acerbic

adjective
acer·​bic | \ ə-ˈsər-bik How to pronounce acerbic (audio) , a- \

Definition of acerbic

: sharply or bitingly critical, sarcastic, or ironic in temper, mood, or tone acerbic commentary an acerbic reviewer

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Other Words from acerbic

acerbically \ ə-​ˈsər-​bi-​k(ə-​)lē How to pronounce acerbic (audio) \ adverb

Did You Know?

English speakers created "acerbic" in the 19th century by adding "-ic" to the adjective "acerb." "Acerb" had been around since the 17th century, but for most of that time it had been used with only a literal "sour-tasting" sense. (The word acerb is still around today, but it is now simply a less common synonym of "acerbic.") "Acerbic" and "acerb" ultimately come from the Latin adjective acerbus, which can mean "harsh," "bitter," or "unpleasant." Another English word that comes from "acerbus" is "exacerbate," which means "to make more violent, bitter, or severe."

Examples of acerbic in a Sentence

Whitney has graced magazine covers for her acerbic and blunt evisceration of the banks she has covered. Several weeks ago, she left her well-paid post at Oppenheimer to start her own economic consultancy, where she will charge many of her employer's clients for her own unambiguous analysis. — Zachary Karabell, Newsweek, 9 Mar. 2009 … we probably have no choice but to enjoy Private Lives on its own terms—as a play that exults in its total lack of a public dimension. Coward's acerbic wit, his submerged sensibility, and his clipped semantics actually had a profound influence on the styles of virtually all the English dramatists who followed him … — Robert Brustein, New Republic, 10 June 2002 … discovery of self-esteem and New Agey conclusions ("I discovered there was a goddess deep inside me") are something that an acerbic comedian like Cho shouldn't embrace without irony. Publishers Weekly, 7 May 2001 We want to experience how someone as acerbic as Jane Austen, as morally passionate as Dostoyevsky, as psychologically astute as Henry James makes sense of the chaos of this world. — Laura Miller, New York Times Book Review, 15 Mar. 1998 the film's most acerbic critics whispered a steady stream of acerbic comments as the lecturer droned on
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Recent Examples on the Web With acerbic wit, the author also makes a larger point. Charlotte Gray, WSJ, "‘Sensational’ Review: Heyday of the Stunt Reporter," 23 Apr. 2021 Writer-director Sødahl expertly balances the sentimental and the acerbic, the grave and the altar. BostonGlobe.com, "Love, mortality, and ‘Hope’," 21 Apr. 2021 Of course, there are some retailers whose only goal is to add sales volume, and a mission with that directive can only serve to dull politically acerbic public opinion. Rick Helfenbein, Forbes, "When China Rings The Bell In Xinjiang - Retail Crumbles," 12 Apr. 2021 Smart is unrivaled as the acerbic master of the casually cruel put-down, and Helen gives her ample opportunity to show it. Bill Goodykoontz, The Arizona Republic, "How Kate Winslet elevates suffering to an art in HBO's absorbing series 'Mare of Easttown'," 15 Apr. 2021 The pandemic further laid bare our existing challenges and fractures with acerbic clarity. Angela Ahrendts, Fortune, "How the best leaders help companies build deeper connection in a work-from-home world," 2 Apr. 2021 Cloris Leachman got a SAG Award nomination for her role as a blunt, acerbic grandma in James L. Brooks’s largely unsuccessful Spanglish, but the former Best Supporting Actress winner (The Last Picture Show) was denied an Oscar nod. Joe Reid, Vulture, "This Could Be a Groundbreaking Year for Grandmas at the Oscars," 1 Apr. 2021 The most pointed edge of their satisfyingly acerbic opener, however, was saved for Globes’ organizing body the Hollywood Foreign Press for having zero Black members. Halle Kiefer, Vulture, "Tina Fey and Amy Poehler Open Golden Globes by Zinging HFPA’s Lack of Black Members," 28 Feb. 2021 Ferrera's acerbic exhaustion in Superstore's early seasons didn't suggest raw material for nostalgia. Darren Franich, EW.com, "The lovely Superstore series finale found the silver lining in a dark Cloud 9: Review," 26 Mar. 2021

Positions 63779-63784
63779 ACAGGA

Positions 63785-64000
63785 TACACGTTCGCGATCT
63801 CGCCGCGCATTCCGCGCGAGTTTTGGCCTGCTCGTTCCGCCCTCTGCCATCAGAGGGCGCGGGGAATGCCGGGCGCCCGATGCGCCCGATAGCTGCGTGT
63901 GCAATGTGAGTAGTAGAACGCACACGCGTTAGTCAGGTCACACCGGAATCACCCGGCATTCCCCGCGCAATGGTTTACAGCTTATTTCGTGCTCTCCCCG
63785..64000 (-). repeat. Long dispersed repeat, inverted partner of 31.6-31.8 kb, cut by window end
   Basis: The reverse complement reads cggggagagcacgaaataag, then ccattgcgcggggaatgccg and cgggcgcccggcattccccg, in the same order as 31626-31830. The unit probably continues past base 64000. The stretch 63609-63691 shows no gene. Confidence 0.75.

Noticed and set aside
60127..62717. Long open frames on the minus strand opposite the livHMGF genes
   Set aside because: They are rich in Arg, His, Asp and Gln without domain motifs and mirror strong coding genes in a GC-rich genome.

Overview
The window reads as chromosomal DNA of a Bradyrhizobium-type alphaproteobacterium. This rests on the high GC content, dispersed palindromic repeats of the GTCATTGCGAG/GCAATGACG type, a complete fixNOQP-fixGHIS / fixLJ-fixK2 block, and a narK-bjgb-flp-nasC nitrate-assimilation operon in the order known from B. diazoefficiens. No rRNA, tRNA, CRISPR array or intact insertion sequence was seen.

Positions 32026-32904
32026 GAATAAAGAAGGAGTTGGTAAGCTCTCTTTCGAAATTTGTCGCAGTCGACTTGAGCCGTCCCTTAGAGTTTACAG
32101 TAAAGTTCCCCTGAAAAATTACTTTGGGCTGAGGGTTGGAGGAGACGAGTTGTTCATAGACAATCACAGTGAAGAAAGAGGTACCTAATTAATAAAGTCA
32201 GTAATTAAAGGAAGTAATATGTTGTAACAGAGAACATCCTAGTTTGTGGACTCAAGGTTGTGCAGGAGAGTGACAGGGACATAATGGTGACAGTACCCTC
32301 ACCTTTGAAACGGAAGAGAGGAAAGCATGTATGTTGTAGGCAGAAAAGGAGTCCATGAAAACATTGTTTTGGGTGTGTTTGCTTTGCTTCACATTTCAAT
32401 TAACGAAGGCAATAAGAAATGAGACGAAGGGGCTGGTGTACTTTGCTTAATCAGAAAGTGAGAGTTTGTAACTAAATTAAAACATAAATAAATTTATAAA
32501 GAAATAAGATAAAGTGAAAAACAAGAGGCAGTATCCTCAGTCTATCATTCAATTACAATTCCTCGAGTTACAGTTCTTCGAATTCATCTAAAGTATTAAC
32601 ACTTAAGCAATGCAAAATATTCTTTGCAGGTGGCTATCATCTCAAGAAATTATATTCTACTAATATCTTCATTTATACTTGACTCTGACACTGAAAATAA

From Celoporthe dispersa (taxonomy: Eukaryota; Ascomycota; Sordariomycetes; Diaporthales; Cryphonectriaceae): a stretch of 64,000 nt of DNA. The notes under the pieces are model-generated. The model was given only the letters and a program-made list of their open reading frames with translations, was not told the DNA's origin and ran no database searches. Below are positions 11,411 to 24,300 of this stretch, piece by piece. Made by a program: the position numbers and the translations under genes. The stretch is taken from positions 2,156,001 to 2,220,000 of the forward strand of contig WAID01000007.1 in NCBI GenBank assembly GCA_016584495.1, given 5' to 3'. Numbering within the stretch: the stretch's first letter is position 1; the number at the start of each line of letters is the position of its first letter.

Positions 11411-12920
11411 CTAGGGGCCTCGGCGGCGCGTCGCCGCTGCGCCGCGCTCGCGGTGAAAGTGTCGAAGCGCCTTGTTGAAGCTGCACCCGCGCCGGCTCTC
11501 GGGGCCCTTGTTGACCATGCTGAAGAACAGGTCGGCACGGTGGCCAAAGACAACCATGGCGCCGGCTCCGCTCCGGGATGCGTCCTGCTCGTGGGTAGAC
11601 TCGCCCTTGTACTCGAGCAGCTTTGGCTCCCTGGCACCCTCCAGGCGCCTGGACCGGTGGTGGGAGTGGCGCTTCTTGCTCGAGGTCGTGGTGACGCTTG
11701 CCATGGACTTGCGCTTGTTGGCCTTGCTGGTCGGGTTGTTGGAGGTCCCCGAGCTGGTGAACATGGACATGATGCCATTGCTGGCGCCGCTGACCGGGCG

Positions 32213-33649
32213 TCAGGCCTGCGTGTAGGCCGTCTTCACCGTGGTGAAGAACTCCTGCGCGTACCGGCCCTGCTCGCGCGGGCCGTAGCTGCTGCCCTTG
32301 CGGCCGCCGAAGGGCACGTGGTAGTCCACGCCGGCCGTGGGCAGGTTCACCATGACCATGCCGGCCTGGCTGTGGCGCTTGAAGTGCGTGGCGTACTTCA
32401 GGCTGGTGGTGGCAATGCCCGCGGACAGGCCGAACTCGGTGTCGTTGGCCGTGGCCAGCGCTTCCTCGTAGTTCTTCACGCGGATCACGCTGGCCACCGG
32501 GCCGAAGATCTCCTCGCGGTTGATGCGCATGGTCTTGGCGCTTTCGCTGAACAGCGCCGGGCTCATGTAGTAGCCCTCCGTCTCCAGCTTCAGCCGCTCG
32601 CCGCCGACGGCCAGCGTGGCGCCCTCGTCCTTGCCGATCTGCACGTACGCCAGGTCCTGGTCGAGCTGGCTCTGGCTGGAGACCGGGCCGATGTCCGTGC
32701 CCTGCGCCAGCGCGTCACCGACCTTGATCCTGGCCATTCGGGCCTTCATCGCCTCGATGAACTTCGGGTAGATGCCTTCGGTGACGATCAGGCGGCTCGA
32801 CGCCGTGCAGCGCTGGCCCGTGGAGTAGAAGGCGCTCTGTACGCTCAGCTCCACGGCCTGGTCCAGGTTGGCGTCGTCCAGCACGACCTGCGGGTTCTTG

These example sentences are selected automatically from various online news sources to reflect current usage of the word 'acerbic.' Views expressed in the examples do not represent the opinion of Merriam-Webster or its editors. Send us feedback.

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First Known Use of acerbic

1865, in the meaning defined above

History and Etymology for acerbic

acerb + -ic entry 1

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Time Traveler for acerbic

Time Traveler

The first known use of acerbic was in 1865

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Last Updated

5 May 2021

Cite this Entry

“Acerbic.” Merriam-Webster.com Dictionary, Merriam-Webster, https://www.merriam-webster.com/dictionary/acerbic. Accessed 12 May. 2021.

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